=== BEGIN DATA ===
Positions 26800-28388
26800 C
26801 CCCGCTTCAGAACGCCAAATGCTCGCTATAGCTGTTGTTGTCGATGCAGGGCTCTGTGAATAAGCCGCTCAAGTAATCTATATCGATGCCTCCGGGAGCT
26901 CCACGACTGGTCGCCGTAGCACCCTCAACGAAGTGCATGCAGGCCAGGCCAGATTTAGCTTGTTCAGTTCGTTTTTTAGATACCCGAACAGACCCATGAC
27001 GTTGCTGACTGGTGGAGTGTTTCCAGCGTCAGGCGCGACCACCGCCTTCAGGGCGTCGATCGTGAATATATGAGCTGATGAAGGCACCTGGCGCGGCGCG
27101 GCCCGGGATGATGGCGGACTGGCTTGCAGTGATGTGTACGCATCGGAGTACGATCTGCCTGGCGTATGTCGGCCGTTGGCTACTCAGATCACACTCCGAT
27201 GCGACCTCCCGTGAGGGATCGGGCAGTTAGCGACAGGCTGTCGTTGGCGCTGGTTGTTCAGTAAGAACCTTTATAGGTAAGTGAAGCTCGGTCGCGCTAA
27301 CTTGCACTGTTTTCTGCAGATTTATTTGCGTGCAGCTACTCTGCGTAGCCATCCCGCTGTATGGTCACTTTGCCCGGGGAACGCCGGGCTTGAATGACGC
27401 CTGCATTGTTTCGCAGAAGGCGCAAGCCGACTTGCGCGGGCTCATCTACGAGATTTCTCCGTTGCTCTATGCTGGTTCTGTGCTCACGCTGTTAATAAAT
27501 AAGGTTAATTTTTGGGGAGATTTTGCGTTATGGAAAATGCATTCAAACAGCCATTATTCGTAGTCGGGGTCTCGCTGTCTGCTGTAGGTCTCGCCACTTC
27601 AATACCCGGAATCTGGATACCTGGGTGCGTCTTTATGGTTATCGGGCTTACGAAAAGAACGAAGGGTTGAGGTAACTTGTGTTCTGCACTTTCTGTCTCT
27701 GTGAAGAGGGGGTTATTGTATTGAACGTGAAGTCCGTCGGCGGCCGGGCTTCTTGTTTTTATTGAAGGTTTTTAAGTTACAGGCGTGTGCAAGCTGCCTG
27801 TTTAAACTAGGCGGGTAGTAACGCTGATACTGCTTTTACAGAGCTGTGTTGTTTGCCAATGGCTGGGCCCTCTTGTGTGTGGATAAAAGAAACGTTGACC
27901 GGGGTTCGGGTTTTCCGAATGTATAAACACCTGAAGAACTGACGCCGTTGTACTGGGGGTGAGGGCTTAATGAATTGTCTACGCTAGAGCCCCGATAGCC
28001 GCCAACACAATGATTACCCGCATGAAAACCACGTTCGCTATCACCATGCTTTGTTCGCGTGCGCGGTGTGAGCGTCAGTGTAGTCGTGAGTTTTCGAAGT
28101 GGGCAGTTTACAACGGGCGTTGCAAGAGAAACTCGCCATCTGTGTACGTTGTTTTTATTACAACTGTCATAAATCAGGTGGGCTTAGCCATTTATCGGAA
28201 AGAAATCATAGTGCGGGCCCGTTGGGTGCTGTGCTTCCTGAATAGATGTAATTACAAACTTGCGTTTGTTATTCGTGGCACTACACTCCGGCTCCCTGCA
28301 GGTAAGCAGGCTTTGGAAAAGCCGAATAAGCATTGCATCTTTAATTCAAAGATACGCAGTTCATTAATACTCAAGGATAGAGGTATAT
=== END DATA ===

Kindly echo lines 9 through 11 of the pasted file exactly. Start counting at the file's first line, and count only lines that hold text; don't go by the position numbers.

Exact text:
27401 CTGCATTGTTTCGCAGAAGGCGCAAGCCGACTTGCGCGGGCTCATCTACGAGATTTCTCCGTTGCTCTATGCTGGTTCTGTGCTCACGCTGTTAATAAAT
27501 AAGGTTAATTTTTGGGGAGATTTTGCGTTATGGAAAATGCATTCAAACAGCCATTATTCGTAGTCGGGGTCTCGCTGTCTGCTGTAGGTCTCGCCACTTC
27601 AATACCCGGAATCTGGATACCTGGGTGCGTCTTTATGGTTATCGGGCTTACGAAAAGAACGAAGGGTTGAGGTAACTTGTGTTCTGCACTTTCTGTCTCT